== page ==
Much like stars and planets, black holes also fall into different categories. Astronomers have now spotted a record-breaking heavyweight black hole at the center of a galaxy known as Holm 15A. The black hole weighs 40 billion times the mass of our sun.
Holm 15A is a central elliptical galaxy within the Abell 85 cluster, which contains more than 500 galaxies. The cluster is 700 million light-years from Earth —- that’s twice as far as the distance for other direct measurements of black hole mass.
But it was the center of Holm 15A that interested scientists. The large galaxy is highly visible due to its wealth of stars, but the center of it was very faint and diffuse. And the center was nearly the size of the Large Magellanic Cloud, a neighboring satellite galaxy of our own Milky Way.
Intrigued by this hint of a potentially large black hole, astronomers used the Very Large Telescope and the Wendelstein Observatory to obtain data and new observations.
“There are only a few dozen direct mass measurements of super-massive black holes, and never before has it been attempted at such a distance,” said Jens Thomas, scientist at the Max Planck Institute for Extraterrestrial Physics. “But we already had some idea of the size of the black hole in this particular galaxy, so we tried it.”
The data revealed that the center was even more faint than expected.
“The light profile in the inner core is also very flat,” said Kianusch Mehregan, a doctoral student at Max Planck who performed the data analysis. “This means that most of the stars in the center must have been expelled due to interactions in previous mergers.”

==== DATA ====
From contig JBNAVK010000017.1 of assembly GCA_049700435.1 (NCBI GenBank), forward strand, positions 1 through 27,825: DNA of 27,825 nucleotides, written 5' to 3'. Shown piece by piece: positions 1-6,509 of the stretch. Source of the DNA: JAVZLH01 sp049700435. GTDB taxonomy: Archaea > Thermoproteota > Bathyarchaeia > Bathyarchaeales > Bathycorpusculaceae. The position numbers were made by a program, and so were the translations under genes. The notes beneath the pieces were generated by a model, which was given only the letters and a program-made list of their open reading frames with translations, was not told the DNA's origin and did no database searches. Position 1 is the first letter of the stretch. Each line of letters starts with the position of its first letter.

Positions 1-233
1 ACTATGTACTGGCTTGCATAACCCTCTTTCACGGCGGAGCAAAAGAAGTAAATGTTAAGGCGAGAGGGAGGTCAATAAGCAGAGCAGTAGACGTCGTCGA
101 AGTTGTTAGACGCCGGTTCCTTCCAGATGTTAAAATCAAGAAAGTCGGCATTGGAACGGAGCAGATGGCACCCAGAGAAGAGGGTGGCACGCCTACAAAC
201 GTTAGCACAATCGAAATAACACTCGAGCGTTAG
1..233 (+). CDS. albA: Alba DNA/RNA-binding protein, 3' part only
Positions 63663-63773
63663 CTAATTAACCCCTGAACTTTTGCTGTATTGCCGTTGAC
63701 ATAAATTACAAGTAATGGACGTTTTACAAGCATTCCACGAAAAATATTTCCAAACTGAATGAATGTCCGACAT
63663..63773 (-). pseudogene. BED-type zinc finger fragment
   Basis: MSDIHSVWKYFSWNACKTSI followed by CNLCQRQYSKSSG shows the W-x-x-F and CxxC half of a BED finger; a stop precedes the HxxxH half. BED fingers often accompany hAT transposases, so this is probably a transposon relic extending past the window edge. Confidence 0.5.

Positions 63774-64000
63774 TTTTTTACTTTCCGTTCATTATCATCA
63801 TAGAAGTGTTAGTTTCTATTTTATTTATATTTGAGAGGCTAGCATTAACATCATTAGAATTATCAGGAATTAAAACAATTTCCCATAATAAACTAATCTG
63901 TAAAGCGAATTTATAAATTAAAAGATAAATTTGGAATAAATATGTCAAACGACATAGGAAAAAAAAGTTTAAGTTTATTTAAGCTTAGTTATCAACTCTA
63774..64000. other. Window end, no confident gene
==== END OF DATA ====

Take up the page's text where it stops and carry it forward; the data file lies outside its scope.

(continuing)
Galaxies collide and merge all the time. When two galaxies merge, the black hole acting like the engine at the center of the galaxy uses its gravity to toss out stars from the center of the new galactic partner. And if there is a lack of cold gas at the center of the galaxy, no new stars can form.
They were able to establish a relationship between the mass of the black hole and the muted surface brightness of the galaxy’s star-depleted core.
“The newest generation of computer simulations of galaxy mergers gave us predictions that do indeed match the observed properties rather well,” Thomas said. “This means that the shape of the light profile and the trajectories of the stars contain valuable archaeological information about the specific circumstances of core formation in this galaxy – as well as other very massive galaxies.”
Each time the galaxy merges with another one, stars are lost and the black hole gains mass – which accounts for the incredibly high mass of this particular black hole.
Because they were able to measure and weigh the black hole in correlation to the galactic core brightness, researchers believe they could use this to determine black hole mass estimates for even more distant galaxies far from the reach of direct measurements.